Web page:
The Court of Appeals published its opinion in Jonkey v. Carignan Construction, a case involving an accident at a construction site. It began like this:
A construction site can be a dangerous place. There are some people who are keenly aware of this danger -- construction workers. Seasoned and mature construction workers who have risen to the top of this industry and who are supervisors, managers, and owners are not only keenly aware of the dangers; they also teach and are responsible for construction safety. They may also suffer financially for injuries occurring at a construction site. This, of course, provides an extra incentive to be safety-conscious. Here, it is ironic that Eric Jonkey (appellant), a seasoned and mature construction worker who had risen in the industry to a position of management and ownership, could be injured in the way we shall describe. Of all people at a construction site, appellant was and is chargeable with caring for his own safety. That he was walking near scaffolding which was being disassembled at a construction site looking down absorbed in a cell-phone conversation is tantamount to strolling on a battlefield wearing "horse blinders" and ear-plugs. While we regret that he was injured, he should be grateful that he wasn't killed.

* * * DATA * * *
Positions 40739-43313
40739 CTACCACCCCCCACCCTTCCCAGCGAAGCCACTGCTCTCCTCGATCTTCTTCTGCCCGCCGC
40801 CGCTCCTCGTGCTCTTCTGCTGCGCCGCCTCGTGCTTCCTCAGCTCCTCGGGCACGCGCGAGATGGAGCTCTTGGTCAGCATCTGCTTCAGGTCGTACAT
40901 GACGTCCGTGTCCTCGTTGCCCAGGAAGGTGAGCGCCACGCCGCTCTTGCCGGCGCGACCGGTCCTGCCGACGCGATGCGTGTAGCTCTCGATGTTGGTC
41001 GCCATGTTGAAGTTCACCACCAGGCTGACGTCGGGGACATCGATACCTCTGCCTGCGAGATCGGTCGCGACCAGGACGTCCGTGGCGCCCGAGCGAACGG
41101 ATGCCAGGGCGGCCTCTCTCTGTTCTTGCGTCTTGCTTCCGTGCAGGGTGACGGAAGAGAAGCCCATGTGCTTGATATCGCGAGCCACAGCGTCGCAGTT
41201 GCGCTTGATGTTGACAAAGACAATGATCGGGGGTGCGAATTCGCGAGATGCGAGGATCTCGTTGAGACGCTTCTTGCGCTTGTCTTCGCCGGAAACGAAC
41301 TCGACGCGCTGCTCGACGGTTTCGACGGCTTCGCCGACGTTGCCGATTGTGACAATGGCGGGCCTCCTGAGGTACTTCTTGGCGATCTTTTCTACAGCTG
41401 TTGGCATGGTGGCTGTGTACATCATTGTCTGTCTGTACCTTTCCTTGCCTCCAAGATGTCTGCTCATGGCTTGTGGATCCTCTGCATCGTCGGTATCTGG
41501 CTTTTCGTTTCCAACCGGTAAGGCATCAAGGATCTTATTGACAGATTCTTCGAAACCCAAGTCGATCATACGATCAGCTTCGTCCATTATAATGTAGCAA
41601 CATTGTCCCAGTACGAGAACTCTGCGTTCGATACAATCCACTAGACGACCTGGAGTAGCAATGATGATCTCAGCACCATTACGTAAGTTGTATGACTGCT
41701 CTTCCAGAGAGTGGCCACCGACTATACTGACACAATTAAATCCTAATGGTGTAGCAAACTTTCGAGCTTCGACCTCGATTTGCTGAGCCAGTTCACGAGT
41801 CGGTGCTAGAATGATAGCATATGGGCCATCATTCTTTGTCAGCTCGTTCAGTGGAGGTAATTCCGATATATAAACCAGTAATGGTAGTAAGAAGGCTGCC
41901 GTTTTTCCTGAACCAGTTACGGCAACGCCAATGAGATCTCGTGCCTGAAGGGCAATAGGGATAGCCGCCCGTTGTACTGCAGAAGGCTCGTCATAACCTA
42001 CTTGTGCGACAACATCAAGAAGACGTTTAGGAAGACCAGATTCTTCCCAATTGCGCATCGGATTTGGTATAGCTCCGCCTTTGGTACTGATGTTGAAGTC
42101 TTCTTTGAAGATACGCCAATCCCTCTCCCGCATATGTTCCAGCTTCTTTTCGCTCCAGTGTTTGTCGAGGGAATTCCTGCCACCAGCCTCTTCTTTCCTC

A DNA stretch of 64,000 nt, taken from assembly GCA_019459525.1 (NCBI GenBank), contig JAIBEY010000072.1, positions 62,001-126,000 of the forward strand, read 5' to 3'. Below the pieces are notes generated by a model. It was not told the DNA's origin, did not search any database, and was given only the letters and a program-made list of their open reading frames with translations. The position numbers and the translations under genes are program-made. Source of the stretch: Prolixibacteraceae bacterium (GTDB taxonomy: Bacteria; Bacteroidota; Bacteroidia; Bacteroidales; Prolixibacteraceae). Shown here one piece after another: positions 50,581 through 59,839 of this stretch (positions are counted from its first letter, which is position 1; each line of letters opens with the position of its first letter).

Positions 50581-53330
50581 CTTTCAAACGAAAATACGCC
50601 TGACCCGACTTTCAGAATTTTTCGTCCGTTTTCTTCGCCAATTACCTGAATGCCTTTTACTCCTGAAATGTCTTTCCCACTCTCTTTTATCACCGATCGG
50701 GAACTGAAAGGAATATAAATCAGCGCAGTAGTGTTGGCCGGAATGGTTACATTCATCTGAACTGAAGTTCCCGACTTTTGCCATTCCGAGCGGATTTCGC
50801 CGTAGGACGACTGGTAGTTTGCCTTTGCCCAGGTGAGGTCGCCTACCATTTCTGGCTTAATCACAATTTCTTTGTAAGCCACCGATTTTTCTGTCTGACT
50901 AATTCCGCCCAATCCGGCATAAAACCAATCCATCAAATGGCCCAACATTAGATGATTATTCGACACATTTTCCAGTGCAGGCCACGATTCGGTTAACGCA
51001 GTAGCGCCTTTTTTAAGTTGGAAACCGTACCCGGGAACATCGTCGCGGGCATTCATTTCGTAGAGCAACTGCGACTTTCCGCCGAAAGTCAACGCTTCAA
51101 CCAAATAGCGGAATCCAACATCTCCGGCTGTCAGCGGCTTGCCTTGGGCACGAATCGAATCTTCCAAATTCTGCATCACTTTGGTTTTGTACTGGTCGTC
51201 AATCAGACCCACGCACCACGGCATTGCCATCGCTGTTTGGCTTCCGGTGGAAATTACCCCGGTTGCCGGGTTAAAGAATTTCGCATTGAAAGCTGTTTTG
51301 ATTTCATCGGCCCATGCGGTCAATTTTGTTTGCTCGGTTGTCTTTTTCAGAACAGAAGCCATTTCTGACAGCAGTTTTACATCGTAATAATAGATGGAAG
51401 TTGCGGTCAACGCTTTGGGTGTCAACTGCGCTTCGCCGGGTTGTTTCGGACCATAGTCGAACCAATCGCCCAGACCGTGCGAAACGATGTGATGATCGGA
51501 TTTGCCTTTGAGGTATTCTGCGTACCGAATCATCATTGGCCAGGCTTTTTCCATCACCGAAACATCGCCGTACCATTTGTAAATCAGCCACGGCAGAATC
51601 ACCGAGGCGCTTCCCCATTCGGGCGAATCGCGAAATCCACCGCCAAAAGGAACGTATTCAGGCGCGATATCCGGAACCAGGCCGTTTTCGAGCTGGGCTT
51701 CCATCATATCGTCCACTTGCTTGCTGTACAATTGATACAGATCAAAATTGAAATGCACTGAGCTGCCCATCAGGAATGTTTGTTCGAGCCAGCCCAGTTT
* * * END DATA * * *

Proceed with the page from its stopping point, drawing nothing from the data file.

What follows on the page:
I'm surprised they didn't make fun of the guy's name. ("What do you get when you cross a litigious jackass with an injured donkey? Plaintiff Jonkey.") You can probably guess how they decided, but if you want to read it to yourself, open this link.